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Keeping Your Canine Healthy
Keeping Your Canine Athlete Healthy
We all know how many hours of work go into preparing for competition. There is the time taken to choose the music, choreograph the piece, train the new moves, link them all together and the costume to be decided upon and made. Yes, this sport certainly takes a lot of hours just to produce a few minutes of ‘brilliance’ in the ring. What a shame if all that time and effort is expended simply to come to nothing because of an injury to your dancing partner.
Our dogs are very precious to us and we must do all that we can to ensure that we reduce their risk of injury to a minimum. Asking our dogs to work without an adequate warm-up or post-event cool-down and stretching is asking for trouble. As little as ten minutes at the beginning and the end of a training session or performance can really make a difference to the continued good health of your dog.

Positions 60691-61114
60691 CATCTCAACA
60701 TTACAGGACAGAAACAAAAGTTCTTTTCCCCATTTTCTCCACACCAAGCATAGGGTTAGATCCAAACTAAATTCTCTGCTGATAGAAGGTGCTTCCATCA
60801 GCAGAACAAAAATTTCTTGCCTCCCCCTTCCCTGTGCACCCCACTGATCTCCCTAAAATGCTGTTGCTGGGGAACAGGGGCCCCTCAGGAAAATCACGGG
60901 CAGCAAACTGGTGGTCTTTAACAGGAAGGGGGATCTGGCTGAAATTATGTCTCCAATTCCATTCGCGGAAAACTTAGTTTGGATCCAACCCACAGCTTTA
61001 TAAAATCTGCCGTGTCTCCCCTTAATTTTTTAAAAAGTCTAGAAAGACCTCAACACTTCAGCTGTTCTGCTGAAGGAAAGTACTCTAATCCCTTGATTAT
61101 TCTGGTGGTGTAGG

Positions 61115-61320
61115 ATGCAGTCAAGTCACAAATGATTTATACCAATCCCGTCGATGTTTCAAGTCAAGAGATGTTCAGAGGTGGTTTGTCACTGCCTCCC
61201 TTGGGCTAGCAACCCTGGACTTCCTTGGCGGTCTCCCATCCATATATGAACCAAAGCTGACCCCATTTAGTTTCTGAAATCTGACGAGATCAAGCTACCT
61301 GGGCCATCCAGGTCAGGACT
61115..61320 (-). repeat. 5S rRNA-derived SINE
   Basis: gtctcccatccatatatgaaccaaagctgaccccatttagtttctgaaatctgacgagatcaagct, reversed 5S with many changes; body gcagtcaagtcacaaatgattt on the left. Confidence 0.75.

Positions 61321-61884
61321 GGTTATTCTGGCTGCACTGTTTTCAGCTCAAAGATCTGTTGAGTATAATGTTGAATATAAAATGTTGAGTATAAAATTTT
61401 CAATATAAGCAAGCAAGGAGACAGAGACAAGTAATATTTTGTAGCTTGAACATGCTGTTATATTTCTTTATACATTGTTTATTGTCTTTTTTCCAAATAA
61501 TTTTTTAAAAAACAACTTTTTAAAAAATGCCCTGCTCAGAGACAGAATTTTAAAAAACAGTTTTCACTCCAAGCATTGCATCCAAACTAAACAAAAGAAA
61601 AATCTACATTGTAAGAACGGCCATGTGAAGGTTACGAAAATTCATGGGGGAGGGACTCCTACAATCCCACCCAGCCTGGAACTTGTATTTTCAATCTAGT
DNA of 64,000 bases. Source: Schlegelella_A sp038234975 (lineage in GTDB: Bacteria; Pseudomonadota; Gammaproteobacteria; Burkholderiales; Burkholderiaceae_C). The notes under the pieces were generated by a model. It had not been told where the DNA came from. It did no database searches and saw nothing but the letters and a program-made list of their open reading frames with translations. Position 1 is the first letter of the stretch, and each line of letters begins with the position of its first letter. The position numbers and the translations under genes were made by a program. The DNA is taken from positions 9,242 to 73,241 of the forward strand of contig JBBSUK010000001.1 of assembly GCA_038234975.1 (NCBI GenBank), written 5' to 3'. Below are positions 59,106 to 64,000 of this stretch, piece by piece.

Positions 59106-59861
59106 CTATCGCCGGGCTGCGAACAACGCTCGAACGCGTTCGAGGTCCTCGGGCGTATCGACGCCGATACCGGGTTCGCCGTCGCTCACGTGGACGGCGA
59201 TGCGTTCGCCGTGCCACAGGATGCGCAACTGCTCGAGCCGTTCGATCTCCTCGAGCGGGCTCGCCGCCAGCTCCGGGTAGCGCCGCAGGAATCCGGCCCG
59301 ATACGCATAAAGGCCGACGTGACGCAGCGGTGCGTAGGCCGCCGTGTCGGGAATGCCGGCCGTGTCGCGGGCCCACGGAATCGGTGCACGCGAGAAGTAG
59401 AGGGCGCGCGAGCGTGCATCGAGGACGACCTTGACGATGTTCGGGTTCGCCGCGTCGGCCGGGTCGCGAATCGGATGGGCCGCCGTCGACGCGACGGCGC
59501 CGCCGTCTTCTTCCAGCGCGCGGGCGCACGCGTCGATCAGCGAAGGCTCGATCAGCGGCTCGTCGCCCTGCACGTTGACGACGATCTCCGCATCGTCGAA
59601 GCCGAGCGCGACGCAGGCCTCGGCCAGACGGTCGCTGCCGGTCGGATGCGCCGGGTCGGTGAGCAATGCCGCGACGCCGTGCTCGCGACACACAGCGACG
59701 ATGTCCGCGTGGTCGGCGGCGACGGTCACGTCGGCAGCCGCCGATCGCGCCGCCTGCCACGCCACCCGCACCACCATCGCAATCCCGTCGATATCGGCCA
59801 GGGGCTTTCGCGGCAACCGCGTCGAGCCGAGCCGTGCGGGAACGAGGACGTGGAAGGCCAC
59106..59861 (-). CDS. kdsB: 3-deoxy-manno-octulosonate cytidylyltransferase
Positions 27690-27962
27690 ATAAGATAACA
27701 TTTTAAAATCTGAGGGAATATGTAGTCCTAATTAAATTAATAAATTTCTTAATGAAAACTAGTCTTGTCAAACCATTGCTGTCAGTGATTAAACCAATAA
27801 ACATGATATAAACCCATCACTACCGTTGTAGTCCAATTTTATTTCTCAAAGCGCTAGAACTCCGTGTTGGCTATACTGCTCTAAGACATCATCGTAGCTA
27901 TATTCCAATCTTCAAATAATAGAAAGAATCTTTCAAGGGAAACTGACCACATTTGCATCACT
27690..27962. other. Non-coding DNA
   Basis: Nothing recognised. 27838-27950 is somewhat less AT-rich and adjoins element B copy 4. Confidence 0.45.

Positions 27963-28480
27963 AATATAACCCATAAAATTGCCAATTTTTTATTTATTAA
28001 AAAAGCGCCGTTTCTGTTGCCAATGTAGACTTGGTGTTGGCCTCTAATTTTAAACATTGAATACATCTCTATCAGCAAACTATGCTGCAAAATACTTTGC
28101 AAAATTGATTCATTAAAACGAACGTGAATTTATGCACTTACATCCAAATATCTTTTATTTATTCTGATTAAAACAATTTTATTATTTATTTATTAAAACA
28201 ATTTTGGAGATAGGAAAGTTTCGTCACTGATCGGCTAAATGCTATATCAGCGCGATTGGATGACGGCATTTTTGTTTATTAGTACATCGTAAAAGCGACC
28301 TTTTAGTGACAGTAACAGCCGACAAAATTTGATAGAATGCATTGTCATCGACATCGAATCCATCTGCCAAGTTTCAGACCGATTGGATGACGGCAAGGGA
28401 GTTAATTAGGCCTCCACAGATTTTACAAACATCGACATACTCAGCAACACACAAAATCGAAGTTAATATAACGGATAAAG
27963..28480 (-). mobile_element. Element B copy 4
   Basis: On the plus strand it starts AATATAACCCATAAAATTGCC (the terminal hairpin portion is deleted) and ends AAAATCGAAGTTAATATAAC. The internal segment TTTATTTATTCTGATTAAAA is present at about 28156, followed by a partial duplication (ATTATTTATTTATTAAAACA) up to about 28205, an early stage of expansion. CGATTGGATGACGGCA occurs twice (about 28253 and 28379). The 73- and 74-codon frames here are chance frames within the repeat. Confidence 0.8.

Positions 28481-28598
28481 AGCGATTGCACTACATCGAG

Warming a dog up is easy and should take just five to ten minutes, by the end of which the dog should be panting.
Stretching is the final part of the athlete’s regime and it should be for your dog too.
These are split into rear and foreleg stretches.
Rear Leg Stretches:
Hamstrings - bring the leg forward, in a straight line, under the dog’s body while keeping the knee (stifle) joint straight.
Front Leg Stretches:
The stretches should be held for at least 15 seconds and performed twice. The stretch should be to the point of resistance or tightness but not if there is any hint of pain involved.
Stretching is good for preventing muscle pain as well as providing some relief from it. It is also a superb way of monitoring the dog’s physical wellbeing as it can aid in early detection of potential problems. Regularly assessing the range of motion and quality of movement of your own dog’s joints could help you to prevent the development of chronic muscular-skeletal problems
By following the above routine you can maximise the potential of your dog whilst minimising the risk of injury.
Remember, any dog with a specific injury would benefit from seeing a canine physiotherapist for a customised programme of exercises.
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